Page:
Like solid hardwood floors, you can make engineered planks from various tree species. Each type is rated based on strength using the Janka scale, which runs from 600 for the softest woods to 3,800 for the hardest. The wood type you choose will impact your total installation cost.
Below is a list of the most commonly used wood species for flooring. You may see other species when shopping for new floors, and your local flooring specialist can explain the features of each one.
|Cost Per Square Foot
|$1.50 – $4 per sq. ft.
|$3.50 – $6 per sq. ft.
|$5 – $6 per sq. ft.
|$3 – $8 per sq. ft.
|$4 – $9 per sq. ft.
|$5 – $9 per sq. ft.
Engineered heart pine planks usually cost $1.50 to $4 per square foot. Also called longleaf pine, this type of wood is durable and dense with a defined grain. Heart pine is naturally darker and takes a dark stain well, offering a vintage charm. With a Janka score of 1,225, it works well in areas with lots of foot traffic, such as a dining room, living room, or children’s play area.
Engineered maple planks usually cost $3.50 to $6 per square foot. This popular flooring choice has a Janka score of 1,450 and is great for families and high-traffic areas. It can be difficult to finish, but the unfinished wood ranges from creamy white to a rich reddish-brown. You’ll find maple planks that can be fastened, glued down, or glued together.
Engineered white ash planks usually cost $5 to $6 per square foot. This wood varies in color from cream to grayish-brown, with grain patterns that hide imperfections well. The beautiful light colors work well in sunlit rooms. With a Janka score of 1,320, it can handle many types of traffic. However, it often boasts lower installation costs thanks to being easier to cut.
Engineered acacia planks usually cost $3 to $8 per square foot. Acacia wood contains natural wax for a veneer that repels pests and water, making it less likely to warp. Its color varies significantly from light creams to dark browns, and its interesting graining is popular in rustic and Colonial designs. It’s also right in the middle of the Janka scale, with a score of 2,220.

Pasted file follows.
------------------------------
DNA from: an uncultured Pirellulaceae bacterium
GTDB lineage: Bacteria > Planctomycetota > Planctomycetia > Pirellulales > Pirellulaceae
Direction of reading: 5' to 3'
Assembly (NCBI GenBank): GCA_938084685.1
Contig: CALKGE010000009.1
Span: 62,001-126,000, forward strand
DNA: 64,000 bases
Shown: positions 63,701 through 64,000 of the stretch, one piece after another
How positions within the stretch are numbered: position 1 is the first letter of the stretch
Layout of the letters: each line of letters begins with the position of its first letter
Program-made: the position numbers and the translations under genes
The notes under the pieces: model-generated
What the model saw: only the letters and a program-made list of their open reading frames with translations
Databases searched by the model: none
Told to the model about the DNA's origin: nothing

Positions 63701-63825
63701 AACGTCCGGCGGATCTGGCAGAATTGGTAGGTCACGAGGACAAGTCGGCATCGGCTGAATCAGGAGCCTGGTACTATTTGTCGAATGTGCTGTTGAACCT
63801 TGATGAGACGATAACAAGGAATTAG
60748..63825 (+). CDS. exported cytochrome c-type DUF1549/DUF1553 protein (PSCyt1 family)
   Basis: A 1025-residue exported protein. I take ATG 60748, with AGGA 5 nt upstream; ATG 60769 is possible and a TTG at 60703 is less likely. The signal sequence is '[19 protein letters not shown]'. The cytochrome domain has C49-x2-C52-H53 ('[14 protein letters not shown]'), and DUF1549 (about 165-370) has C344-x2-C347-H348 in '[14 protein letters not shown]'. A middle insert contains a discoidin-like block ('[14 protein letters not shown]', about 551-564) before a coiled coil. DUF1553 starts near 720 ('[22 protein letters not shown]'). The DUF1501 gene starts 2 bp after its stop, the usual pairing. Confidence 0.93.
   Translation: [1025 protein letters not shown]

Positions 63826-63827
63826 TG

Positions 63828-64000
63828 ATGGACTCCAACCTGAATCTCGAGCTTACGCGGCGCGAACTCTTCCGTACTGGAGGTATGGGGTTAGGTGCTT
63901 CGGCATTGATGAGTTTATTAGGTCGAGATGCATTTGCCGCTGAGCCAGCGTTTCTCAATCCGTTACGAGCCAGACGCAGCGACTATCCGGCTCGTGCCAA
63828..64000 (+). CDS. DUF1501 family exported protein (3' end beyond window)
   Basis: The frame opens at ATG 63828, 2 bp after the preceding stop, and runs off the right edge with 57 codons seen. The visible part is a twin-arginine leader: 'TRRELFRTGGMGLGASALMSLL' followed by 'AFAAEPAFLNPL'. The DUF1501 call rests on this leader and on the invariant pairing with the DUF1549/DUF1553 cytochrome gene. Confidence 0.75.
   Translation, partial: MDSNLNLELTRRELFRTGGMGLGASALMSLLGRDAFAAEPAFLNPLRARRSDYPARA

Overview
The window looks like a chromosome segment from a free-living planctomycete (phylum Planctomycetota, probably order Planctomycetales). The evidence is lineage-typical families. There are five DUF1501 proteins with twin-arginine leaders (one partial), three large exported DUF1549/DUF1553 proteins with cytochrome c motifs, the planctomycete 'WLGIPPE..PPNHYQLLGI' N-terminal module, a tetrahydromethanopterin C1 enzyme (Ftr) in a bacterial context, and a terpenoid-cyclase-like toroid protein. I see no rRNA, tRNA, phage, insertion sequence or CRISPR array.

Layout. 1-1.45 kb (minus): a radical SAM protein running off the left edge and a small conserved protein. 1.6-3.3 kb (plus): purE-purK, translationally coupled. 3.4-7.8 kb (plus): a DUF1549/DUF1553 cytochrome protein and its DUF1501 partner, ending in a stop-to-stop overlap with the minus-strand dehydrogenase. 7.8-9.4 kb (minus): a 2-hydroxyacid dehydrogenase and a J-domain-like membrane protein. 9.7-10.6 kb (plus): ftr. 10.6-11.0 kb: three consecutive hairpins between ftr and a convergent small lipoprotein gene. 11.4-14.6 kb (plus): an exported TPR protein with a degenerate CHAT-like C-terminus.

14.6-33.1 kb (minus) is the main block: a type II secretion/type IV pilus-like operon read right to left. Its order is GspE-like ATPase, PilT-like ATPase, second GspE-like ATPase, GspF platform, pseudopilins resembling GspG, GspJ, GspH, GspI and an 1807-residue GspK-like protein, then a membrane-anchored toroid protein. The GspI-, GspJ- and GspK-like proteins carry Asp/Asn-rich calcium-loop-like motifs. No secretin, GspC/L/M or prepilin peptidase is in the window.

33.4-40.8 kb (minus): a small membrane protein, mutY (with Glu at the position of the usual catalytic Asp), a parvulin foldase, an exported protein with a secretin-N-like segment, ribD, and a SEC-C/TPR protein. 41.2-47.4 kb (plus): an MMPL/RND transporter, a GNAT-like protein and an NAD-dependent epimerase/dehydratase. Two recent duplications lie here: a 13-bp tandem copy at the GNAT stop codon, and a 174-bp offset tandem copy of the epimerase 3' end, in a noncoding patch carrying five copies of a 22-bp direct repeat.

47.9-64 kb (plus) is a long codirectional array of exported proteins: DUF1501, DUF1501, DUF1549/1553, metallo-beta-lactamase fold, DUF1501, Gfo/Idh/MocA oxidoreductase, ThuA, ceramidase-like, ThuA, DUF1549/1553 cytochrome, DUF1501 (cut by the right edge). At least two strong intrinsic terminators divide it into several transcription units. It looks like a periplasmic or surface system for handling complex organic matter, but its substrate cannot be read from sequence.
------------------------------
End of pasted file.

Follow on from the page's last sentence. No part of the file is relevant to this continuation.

Engineered Brazilian Koa planks usually cost $4 to $9 per square foot. The warm orange hue and high-contrast dark brown wood grain give it a distinctive striping, leading to its common nickname of tigerwood. It offers a bold look and a Janka score of 2,160.
Engineered Brazilian cherry planks usually cost $5 to $9 per square foot. Brazilian cherry is a great choice if your home gets a lot of foot traffic, with a Janka score of 2,350. This exotic wood features deep red-brown tones that can really warm up the look of a room.
The cost of an engineered hardwood flooring installation will vary somewhat depending on the region you live. The prices in the table below are based on the average range per square foot to install engineered hardwood in varying cities.
These figures include the cost of the engineered wood flooring itself, installation labor, job supplies, and required equipment. They also include the cost to remove and dispose of existing flooring.
|Cost to Install Engineered Hardwood Floors
|$8.50 – $17 per sq. ft.
|Salt Lake City, UT
|$9 – $17.50 per sq. ft.
|$9 – $18 per sq. ft.
|Kansas City, MO